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Fishing Report

Water temperature:

77 - 86 F

July 22, 2016



August 24, 2016 - Subtle surface action

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Lake Powell Fish Report – August 24, 2016
Lake Elevation: 3614.82
Water Temperature: 78 – 80 F
By: Wayne Gustaveson http://www.wayneswords.com
August striper boils continue to excite anglers over the length of Lake Powell.  There are some subtle nuances that will assist those trying to find them.
Full moon has an impact on fishing. For instance, the full moon on August 18 delayed striper boils in Good Hope Bay until 6 PM, but once they started catching was great.   The next two evenings, boils started at 4PM and provided tremendously exciting striper fishing results until dark.  Boiling stripers varied from small 12 inch fish, to mid range 14-18 inchers, with a few  in the 22-24 inch range.  During the day stripers were in deep water and could be caught trolling along the shady steep shorelines. On the 21st stripers began boiling at noon and continued until dark.
Bright nights had the same impact in the southern lake.  Scattered boils were found from Padre to Rainbow in the evening but the surface was calm during the day.  That changed on the cloudy morning of August 23rd.  Overcast skies provided stripers the desired visibility and strange surface feeding activity was found in West Canyon.  On our weekly sampling trip we noticed many single fish hitting the surface in a deep box canyon.  They were not aggressively chasing surface lures and I thought they might have been gizzard shad.  Then we put on heavy spoons that allowed us to throw long casts. When the spoon hit within the splash ring, stripers could be caught with a quick, shallow retrieve.  Twenty stripers were caught before the fish quit at 8 AM.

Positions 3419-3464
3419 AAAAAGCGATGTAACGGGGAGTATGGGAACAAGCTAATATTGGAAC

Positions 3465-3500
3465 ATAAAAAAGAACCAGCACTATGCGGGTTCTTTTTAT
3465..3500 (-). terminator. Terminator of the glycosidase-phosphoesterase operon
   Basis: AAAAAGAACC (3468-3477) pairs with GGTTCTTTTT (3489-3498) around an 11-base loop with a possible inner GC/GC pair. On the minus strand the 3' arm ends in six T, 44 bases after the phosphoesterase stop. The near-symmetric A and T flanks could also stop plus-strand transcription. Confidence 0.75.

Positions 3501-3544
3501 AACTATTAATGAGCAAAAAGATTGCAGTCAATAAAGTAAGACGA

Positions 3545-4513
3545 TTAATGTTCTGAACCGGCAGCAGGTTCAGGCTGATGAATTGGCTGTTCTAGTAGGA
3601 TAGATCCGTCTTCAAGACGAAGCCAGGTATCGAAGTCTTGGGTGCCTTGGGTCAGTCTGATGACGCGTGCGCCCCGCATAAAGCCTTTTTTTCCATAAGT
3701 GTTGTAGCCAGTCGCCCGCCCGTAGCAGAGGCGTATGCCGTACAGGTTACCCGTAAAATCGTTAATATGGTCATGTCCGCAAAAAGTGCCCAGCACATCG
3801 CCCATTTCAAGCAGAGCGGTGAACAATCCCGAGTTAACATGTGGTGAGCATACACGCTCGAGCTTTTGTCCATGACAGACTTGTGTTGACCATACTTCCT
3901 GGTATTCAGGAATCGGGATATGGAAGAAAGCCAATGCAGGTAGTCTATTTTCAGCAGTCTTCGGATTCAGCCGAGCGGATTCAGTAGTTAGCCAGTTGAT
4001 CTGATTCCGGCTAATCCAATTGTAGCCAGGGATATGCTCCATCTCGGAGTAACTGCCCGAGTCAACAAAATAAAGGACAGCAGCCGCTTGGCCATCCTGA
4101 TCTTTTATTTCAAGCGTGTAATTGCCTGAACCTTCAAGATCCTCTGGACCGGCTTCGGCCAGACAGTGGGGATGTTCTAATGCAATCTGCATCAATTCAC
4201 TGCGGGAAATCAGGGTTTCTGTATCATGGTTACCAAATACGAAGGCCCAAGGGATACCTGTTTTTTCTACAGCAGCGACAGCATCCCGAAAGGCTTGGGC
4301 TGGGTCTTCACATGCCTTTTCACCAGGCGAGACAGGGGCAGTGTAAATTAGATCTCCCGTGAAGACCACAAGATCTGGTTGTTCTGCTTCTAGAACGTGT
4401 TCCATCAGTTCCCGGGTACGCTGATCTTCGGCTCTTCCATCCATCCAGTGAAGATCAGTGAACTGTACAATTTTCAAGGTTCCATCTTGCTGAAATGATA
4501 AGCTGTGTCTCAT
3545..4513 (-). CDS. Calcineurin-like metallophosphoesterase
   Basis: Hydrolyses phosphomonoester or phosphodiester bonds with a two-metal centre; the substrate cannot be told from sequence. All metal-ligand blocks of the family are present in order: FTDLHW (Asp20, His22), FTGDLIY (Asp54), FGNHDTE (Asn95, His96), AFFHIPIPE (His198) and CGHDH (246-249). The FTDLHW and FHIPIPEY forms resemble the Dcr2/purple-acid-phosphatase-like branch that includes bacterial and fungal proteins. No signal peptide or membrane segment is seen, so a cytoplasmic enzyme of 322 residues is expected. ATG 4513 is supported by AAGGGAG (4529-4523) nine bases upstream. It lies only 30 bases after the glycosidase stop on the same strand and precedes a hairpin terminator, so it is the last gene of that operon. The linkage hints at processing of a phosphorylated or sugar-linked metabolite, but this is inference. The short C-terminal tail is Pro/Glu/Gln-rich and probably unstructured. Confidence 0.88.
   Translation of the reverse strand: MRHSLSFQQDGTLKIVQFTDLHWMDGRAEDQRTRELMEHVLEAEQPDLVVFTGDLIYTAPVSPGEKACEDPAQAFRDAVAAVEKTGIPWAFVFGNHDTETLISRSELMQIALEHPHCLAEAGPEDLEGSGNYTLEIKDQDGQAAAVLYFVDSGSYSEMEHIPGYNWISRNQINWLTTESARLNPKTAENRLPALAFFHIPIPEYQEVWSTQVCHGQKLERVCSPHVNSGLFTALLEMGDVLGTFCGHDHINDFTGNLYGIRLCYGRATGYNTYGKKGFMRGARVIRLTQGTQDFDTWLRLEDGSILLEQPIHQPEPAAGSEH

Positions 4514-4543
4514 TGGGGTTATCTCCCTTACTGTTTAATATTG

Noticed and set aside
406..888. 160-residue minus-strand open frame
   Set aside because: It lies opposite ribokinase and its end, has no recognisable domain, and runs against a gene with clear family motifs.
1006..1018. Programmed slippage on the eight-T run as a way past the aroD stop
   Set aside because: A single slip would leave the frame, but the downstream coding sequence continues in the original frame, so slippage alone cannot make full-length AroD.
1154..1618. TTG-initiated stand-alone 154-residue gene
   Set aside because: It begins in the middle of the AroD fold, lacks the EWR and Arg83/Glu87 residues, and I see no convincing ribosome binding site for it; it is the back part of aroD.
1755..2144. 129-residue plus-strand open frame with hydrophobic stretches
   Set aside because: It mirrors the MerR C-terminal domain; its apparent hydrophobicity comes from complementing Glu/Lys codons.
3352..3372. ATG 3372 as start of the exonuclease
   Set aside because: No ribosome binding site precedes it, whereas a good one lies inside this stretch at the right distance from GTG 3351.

We caught an occasional smallmouth bass or striper while trolling, but this fishing was not as exciting as the single fish boils in the early morning hours.  We were surprised to troll up an adult bluegill on a rocky point at the mouth of West Canyon. I carry night crawlers with me in hopes of catching a walleye. I put a small split shot sinker on in front of a small #8 hook and dropped a night crawler onto the 15 foot flat where the bluegill was caught.  I was proud to catch 3 more bluegill on 3 casts. I am studying panfish to determine how their diet may change in the presence of quagga mussels.  Some mussels have been found in sunfish stomachs to date but they are only found as a small portion of stomach contents.